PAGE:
posted by Poagao at 2:07 am  
Jul 16 2018

Bangkok, part 8

We met at a McDonald’s this morning, the final day of the workshop. Everyone seemed happy and eager, at least after coffee. We set out into the cloth market, which was actually kind of boring itself, but the alleys led off into far more interesting territory. Alas, the students had disappeared by that point, and Chenbl and I got lost before meeting back up with the rest of the group at a Starbucks (Are you sensing a theme here?) and then splitting up into two groups. Our group walked with Job to an interesting canal-side community that seems to be predominantly Muslim, judging from the calls to prayer to be heard there. We walked through the alleys while taxi-boats sped down the canal, occasionally whipping up spray onto the fragile railings on the banks.

We came upon a Muslim school; inside a woman was teaching English family terms to a group of kids. I admired one man’s hat, and he offered it to me off his head. I said no, of course, but he went home and came back with two other new hats. Hand-woven, he said, insisting we take them and refusing any money. Muslim people are awesome.

Lunch was at a riverside stir-fry place, and we browsed a local gallery featuring a film shop run by a fellow trumpet player. Alas, I didn’t get to meet him as he’s off playing in Japan. But it was time to return to the classroom and look at what the students had done that afternoon. Again, it was instructive to watch them shoot, and it was gratifying to see them implementing some of the methods and approaches we’d talked about the day before.

It was a long afternoon, but eventually we wrapped things up and had dinner with Kabir, Tavepong and several others joining us downstairs. Then Chenbl and I caught a car to the Big C and spent an inordinate amount of time shopping as I wandered around rather wanting to go to bed. Then, thankfully, it was back to the hotel.

Tomorrow we fly back to Taiwan. It’s been interesting.

posted by Poagao at 3:33 am  
Jul 15 2018

Bangkok, part 7

We met up once again and for the last time at the train station this morning, and got everyone started before the national anthem pulled everything to a standstill. I followed the students and watched how they were shooting, making notes, and we met up again at intervals. Mid morning we switched things up and walked back to Chinatown for some more shooting in alleys and the like. During the noon break Chenbl and I made the latest of our many questionable meal choices by trying out the brand-new Dominos in the neighborhood, which turned out to be basically Thai food on a pizza crust, and then we took the subway back to the workshop to find the students hard at work editing their work from the morning. Barry wasn’t feeling well and needed to rest, so I took over the review part until he showed up later.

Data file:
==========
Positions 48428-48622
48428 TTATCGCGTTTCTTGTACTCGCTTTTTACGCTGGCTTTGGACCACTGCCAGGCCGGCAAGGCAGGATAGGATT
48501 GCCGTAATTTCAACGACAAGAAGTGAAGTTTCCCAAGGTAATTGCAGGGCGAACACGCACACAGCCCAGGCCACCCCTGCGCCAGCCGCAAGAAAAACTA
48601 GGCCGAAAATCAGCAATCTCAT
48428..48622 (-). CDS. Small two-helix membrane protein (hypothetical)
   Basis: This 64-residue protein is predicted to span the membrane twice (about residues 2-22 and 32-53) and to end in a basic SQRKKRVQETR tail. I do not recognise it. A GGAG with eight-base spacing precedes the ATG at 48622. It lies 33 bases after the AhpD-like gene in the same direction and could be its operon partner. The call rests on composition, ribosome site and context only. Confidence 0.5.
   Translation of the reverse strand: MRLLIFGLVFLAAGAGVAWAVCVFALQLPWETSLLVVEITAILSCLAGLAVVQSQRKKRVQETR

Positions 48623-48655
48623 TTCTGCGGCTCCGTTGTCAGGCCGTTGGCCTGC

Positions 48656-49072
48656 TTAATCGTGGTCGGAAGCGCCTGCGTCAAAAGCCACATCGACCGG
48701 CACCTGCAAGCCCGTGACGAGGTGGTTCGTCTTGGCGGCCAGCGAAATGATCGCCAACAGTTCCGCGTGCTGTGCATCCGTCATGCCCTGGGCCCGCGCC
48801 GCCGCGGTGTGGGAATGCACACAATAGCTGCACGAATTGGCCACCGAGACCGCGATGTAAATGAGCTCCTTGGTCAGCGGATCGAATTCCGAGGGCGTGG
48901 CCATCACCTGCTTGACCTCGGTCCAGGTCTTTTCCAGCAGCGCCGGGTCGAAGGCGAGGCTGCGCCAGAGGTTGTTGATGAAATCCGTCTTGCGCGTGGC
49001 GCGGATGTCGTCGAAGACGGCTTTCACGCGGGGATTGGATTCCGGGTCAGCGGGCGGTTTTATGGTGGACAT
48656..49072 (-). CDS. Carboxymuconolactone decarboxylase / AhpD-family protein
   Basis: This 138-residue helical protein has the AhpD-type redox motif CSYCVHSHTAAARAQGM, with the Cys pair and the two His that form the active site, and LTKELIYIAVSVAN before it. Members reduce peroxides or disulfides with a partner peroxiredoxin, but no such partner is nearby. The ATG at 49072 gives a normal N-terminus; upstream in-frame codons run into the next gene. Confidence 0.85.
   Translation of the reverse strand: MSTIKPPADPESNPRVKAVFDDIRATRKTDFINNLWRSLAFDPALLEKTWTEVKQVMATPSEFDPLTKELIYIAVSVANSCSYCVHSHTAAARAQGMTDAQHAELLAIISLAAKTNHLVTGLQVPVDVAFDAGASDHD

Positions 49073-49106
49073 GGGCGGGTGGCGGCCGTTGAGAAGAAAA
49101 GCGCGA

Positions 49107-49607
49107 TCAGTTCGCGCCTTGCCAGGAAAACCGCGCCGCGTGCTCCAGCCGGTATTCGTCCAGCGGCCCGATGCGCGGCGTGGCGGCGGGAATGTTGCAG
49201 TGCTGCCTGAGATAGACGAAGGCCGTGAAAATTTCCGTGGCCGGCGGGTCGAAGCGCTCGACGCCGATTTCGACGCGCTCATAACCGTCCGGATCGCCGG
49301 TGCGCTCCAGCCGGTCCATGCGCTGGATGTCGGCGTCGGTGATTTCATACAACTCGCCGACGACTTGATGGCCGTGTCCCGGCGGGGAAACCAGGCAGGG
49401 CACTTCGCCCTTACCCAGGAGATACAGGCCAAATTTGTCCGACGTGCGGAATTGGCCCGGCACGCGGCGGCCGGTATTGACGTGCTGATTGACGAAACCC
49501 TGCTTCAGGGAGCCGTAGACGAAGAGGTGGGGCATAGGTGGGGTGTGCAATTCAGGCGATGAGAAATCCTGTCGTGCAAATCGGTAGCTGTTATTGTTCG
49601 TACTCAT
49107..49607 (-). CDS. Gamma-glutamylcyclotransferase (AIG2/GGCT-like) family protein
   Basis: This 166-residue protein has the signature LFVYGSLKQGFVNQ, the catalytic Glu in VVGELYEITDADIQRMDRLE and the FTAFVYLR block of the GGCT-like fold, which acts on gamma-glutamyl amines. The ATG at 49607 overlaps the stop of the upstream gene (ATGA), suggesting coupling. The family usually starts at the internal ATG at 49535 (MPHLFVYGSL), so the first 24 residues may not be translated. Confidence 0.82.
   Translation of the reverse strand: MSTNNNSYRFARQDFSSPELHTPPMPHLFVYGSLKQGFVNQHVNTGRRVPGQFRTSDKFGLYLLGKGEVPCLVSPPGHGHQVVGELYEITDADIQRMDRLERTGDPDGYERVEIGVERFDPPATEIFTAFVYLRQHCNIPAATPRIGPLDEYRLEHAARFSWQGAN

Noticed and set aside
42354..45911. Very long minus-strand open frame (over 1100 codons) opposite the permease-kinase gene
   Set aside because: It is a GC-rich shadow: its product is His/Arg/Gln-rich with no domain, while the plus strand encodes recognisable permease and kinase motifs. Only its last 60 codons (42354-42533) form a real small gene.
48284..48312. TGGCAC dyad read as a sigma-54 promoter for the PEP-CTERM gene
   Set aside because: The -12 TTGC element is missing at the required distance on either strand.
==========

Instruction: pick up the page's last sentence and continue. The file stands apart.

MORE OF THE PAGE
Some of the work was quite good, while some…wasn’t. But it was all instructive, which is what we were there for. My voice was a bit raspy by the time we left for the arts center, where I was happy to finally meet Noppadol Maitreechit and Enamul Kabir, both of whom I’d only known online before. The awards ceremony was strange, because as judges we of course knew who had won what, but it was fun to watch.

After that, Barry and I did an interview/Q&A session, and then we talked with Tavepong about his upcoming book. By this time it was late and we had to get back to the hotel. Tomorrow is the final day of the workshop, and we’ll be someplace different, but I have no idea what it’s like; I guess we’ll find out.

 

posted by Poagao at 1:17 am  
Jul 14 2018

Bangkok, part 6

I still felt tired this morning, even though I was kind of able to actually sleep in after several days of getting up early. Perhaps there is something to this “Early to Rise” thing after all. After a lackluster breakfast in the alley, we walked in a random direction and after a search for coffee came across the Green Bakery, lured there by the smell of freshly baked cake cooling on the counter. The cake was delicious and yes, we paid for it and the coffee. The owner was a young woman who was holding her six-month-old son as she worked. We also had some delicious banana bread muffins, and she sent us off with our ice coffee cups full of water for the walk. Very considerate. If you’re in Bangkok, I highly suggest stopping by for some of that delicious cake.

The weather was threatening to turn nasty, clouds rolling in as Chenbl did some more bag shopping at the riverside mall and I stewed at being stuck in a bag store while the whole city lay at my feet. We then we set out along another unfamiliar road and were sent the wrong way by a woman of questionable sanity before finding the metro stop we sought. We caught a series of trains to “Terminal 21”, a mall where people pretend they’re traveling, with signs and airport schedules and the like, and the place just put me off…I’m usually just fine with pretension, but something about this concept rankled me, and I was grumpy all through our fake Mexican lunch.

Chenbl bought out the entire Happy Happy Fun Fun Squid Treat shop, and, laden with packs of this delectable dish, we took another series of extremely full elevated trains though the city canyons to the workshop space, which is located in in the penthouse suite of a hotel, swimming pool and all. Fancy. The students assembled as Barry meditated on stage, and we started out with introductions. The class went well…we’ll see how and what they shoot tomorrow.

posted by Poagao at 2:22 am  
Jul 13 2018

Bangkok, part V

After an in-room breakfast of coffee, yoghurt and a Kit Kat mini bar I bought at 7-Eleven last night (I continue to be seduced by the promise of a decent Kit Kat bar after some good experiences with interesting flavors in Tokyo circa 2008 for some reason and have always…ALWAYS been disappointed), we headed out, minus a few of my Taiwanese students, who were preparing to board flights back to Taiwan. We walked back to the train station, where ABC was shooting, and smiled at a large family sitting on the floor of the station hastily getting up for the standing-ovation-only national anthem that plays every day at 8 a.m. They did the same thing before the show last night, reminding me of the days in Taiwan when the audience was expected to stand and sing along to a video of the national anthem before each and every movie at theaters.